This is the first in a series of online conversations that engage with the concept of Radical Hope and recent critical changes related to decoloniality at the Pitt Rivers Museum and in the wider sector.
This online conversation will address what it means for museums like the Pitt Rivers Museum to engage with the legacy of coloniality that lies at the root of its collecting and display practices.
We will explore what possibilities might occur from thinking through the philosophical concept of Radical Hope together with local and global stakeholders, as a means for redress and a more pluriversal re-imagining of the future relevance of these museums.
In this first conversation, staff at the Pitt Rivers Museum will reflect on recent changes to our permanent displays resulting from an ethical review at the Museum in recent years. We will focus on the recent removal of the Shuar tsantsa (shrunken heads) as part of our ongoing collaboration with colleagues from the Universidad de San Francisco in Quito. We will share new video material of the removal process and newly curated installations, and there will be opportunities for audience questions.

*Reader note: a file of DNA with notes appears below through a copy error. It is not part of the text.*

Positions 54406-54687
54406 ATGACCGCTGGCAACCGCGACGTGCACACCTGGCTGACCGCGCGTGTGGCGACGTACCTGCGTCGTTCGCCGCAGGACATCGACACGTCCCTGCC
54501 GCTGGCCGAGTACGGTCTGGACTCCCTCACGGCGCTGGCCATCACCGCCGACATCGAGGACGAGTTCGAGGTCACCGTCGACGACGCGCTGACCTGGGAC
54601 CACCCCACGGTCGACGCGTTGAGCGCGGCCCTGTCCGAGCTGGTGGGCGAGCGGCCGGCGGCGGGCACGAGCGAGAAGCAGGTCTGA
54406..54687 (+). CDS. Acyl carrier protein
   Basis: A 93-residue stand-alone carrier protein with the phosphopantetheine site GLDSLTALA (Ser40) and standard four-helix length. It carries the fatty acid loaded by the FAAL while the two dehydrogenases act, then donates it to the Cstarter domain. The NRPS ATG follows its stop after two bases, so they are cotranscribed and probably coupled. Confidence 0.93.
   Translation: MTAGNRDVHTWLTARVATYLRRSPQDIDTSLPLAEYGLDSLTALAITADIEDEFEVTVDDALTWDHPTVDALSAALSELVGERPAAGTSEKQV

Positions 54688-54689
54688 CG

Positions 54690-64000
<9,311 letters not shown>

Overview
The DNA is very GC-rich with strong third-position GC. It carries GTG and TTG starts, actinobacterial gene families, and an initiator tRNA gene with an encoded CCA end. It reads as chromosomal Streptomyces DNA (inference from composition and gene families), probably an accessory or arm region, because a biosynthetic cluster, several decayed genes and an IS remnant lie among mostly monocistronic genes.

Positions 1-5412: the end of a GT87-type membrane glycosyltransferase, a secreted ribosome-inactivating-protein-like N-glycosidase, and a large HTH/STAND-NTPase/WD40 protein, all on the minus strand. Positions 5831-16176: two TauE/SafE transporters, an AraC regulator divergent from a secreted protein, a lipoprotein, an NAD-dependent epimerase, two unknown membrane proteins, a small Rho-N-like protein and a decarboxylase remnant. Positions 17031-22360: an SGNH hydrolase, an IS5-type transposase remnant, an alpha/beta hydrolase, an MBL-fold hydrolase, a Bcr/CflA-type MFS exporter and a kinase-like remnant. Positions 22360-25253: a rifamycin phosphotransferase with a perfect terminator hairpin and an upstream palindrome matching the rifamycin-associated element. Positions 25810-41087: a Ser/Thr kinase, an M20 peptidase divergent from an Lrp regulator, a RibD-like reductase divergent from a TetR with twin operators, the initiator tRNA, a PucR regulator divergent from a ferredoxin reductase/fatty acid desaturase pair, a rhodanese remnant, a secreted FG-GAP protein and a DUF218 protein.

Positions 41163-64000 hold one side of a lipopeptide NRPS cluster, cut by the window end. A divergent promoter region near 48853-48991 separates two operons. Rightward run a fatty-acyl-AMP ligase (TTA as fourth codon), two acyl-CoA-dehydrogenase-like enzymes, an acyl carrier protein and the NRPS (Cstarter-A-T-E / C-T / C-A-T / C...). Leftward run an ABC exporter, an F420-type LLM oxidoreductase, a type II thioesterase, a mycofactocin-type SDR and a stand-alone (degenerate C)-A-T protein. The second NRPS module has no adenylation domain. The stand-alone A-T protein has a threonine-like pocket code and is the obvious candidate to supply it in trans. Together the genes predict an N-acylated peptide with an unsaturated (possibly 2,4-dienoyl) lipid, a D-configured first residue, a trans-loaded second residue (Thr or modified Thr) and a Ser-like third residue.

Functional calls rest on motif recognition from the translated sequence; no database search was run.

This online lecture series at the Pitt Rivers Museum is appropriate for adults and young people and open to experts and beginners alike. There will be opportunities to ask the speakers questions during the event and we welcome feedback about how to improve our events.
We recommend using Google Chrome when booking or attending the event.